Opinion

James Saft

Dwindling inflation puts pressure on ECB: James Saft

February 25, 2014

Feb 25 (Reuters) – Never a hot-bed of monetary policy
activism, the European Central Bank may soon find itself forced
into an uncomfortable period of experimentation.

At issue is inflation, or rather its increasing scarcity:
euro zone inflation fell at its fastest ever month-on-month pace
in January, down 1.1 percent from December. Only three small
countries, Estonia, Slovakia and Latvia, saw consumer prices
rise in the month, with the rest flat or in outright deflation.
Annual inflation came in at 0.8 percent, far below the ECB’s 2.0
percent target and slightly below economists’ expectations.

Indeed with Germany seeing a month-on-month decline in
prices, the supposed contrast between a healthy core and
sclerotic periphery is harder to see, at least in inflation
terms.

“The disinflation trend is broad-based across the euro zone.
All countries are contributing to lower inflation. It is not
just the internal devaluations of program countries that are
pushing euro zone inflation down,” Andrew Bosomworth of Pimco
wrote in a note to clients, referring to countries like Greece
and Ireland which are following programs of economic reform
which have wage, living standard and price compression as
unwanted side effects.

Just think what might happen to prices if France and Italy
were to some day actually launch the economic reforms they’ve
been threatening these many years.

So far ECB head Mario Draghi, using a narrower definition of
deflation, is sounding not exactly like a man ready to pull the
trigger on rate reductions or other extraordinary monetary
policy.

“We don’t have any evidence of people postponing their
expenditure plans with a view to buying the same thing at lower
prices, in other words we don’t see what is defined to be
deflation,” Draghi told reporters in Sydney on Sunday after a
meeting of the Group of 20 nations.

“We are aware of the risks. The Governing Council is willing
and ready to take any action in case these risks were to
gain strength.”

Early estimates of February inflation will be released on
Friday, setting the stage for the next ECB policy meeting on
March 6, at which time it will also publish longer-term
inflation forecasts for the first time. Financial markets show
investors see a 10-basis-point reduction of key ECB rates by
mid-year as about a 50-50 proposition.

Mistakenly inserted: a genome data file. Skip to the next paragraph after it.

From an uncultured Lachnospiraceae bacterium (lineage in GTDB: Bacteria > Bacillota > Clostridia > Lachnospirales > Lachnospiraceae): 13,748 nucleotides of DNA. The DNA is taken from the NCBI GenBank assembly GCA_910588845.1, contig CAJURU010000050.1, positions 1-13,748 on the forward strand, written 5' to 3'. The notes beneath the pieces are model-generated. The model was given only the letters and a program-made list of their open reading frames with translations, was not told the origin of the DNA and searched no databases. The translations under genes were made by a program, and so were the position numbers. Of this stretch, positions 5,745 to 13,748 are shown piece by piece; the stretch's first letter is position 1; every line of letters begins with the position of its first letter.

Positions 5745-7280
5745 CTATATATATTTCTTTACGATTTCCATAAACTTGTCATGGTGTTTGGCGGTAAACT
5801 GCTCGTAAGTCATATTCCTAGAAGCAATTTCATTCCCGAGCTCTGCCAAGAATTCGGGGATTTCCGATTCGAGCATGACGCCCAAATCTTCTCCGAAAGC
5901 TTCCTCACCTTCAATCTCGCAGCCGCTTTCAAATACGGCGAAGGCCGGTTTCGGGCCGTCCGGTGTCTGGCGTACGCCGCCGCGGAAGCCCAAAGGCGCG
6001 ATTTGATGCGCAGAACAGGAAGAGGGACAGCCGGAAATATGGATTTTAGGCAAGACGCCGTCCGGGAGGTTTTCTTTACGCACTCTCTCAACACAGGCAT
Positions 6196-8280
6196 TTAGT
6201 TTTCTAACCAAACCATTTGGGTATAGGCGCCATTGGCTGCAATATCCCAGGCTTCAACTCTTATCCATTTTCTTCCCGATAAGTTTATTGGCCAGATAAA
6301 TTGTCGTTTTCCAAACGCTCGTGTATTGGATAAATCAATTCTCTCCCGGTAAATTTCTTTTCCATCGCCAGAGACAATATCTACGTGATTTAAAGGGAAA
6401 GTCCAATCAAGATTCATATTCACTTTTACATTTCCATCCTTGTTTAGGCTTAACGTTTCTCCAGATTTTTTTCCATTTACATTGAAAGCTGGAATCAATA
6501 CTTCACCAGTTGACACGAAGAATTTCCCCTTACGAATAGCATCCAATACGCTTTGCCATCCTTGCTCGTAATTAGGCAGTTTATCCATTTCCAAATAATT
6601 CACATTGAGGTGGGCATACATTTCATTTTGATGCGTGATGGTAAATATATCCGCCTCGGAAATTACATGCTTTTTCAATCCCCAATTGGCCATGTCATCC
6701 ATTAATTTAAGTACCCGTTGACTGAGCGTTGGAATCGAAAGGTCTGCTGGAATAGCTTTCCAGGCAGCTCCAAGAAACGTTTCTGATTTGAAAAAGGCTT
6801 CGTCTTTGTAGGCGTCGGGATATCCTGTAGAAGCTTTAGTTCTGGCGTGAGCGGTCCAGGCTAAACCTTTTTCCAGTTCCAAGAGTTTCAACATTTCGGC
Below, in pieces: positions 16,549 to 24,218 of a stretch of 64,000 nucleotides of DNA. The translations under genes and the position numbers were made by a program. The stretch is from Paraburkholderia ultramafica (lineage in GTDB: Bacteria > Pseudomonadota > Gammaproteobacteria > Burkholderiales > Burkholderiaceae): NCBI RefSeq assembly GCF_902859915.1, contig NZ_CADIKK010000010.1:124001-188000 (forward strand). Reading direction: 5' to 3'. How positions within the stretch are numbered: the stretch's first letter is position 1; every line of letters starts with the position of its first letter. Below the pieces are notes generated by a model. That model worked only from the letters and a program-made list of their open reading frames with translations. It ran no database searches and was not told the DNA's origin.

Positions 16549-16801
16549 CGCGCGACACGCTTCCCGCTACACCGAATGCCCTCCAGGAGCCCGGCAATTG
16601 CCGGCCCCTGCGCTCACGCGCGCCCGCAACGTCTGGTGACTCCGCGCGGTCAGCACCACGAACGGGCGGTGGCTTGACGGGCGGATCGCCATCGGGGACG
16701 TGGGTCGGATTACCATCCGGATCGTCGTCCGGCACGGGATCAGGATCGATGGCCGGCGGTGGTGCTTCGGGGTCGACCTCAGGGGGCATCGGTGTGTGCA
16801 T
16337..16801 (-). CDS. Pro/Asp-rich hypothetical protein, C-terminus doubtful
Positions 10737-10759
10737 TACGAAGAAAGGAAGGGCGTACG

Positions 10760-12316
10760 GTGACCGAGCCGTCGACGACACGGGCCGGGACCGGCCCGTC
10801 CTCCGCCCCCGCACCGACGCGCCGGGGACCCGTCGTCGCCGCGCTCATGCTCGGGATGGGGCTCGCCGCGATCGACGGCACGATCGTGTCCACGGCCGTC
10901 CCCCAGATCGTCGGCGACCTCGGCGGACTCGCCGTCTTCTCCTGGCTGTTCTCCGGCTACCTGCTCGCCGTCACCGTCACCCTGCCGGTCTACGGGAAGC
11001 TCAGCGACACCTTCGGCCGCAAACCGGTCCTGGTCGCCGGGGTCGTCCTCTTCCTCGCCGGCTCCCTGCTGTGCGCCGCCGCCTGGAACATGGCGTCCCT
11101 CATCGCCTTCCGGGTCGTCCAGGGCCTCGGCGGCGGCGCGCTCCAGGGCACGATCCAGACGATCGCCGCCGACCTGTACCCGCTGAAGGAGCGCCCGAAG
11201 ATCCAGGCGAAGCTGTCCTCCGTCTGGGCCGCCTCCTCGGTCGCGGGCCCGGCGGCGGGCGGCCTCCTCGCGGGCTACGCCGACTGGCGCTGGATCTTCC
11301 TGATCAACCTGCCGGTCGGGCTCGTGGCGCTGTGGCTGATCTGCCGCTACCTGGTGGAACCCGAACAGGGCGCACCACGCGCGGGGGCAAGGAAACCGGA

Even so, if we have learned anything during the past six or
so years it is that the dominant central banks on either side of
the Atlantic make quite a contrast. Where the Federal Reserve is
impatient and quick to move, the ECB, while certainly innovative
in tough times, seems more inclined to taking the advantage of
time before deciding.

MOVING PIECES

All of which may leave us somewhat surprised if the ECB does
react strongly, in no small part because some of the measures it
may take will seem radical. One, paying, or charging, a negative
interest rate on short-term deposits it holds, would form an
incentive for banks to lend or hold riskier instruments, but is
unlikely in and of itself to make a huge difference.

Some, particularly the direct buying of bank loans from
banks, may also have some key advantages over QE as it has been
practiced in the U.S.

While the ECB would prefer to stay away from buying
government bonds, which many argue would violate its governing
treaty which prohibits monetary financing, the alternatives
present their own difficulties.

There simply isn’t a big enough and liquid enough
asset-backed and covered bond market to give scope for purchases
with enough oomph to be meaningful. And while European banks
have huge balance sheets full of loans, and good reason to want
to offload them and shore up capital, the ECB may not have the
expertise needed to negotiate, purchase and manage a huge loan
portfolio.

That said, buying loans could work quite well in a European
context. Europe is more dependent on bank financing, as opposed
to capital markets, than is the U.S., making loan purchases more
likely perhaps to stimulate the real economy, as opposed to
simply goosing prices in financial markets.

And while the red line of monetary policy in the U.S. is
“picking winners” within the economy, which such a program
arguably would do, in Europe the taboo is more about financing
governments.

Even if the ECB went for credit easing, as buying bank loans
can be called, it will have a hard time buying enough. With
money supply in the euro zone about 1.4 trillion euros short (by
Pimco estimates) of its pre-crisis trend, the ECB will need to
buy a whole heck of a lot of something to address the inflation
drought.

Innovative as it may become, to achieve that scale of
stimulus will be hard without buying government debt, taboo as
it may be.

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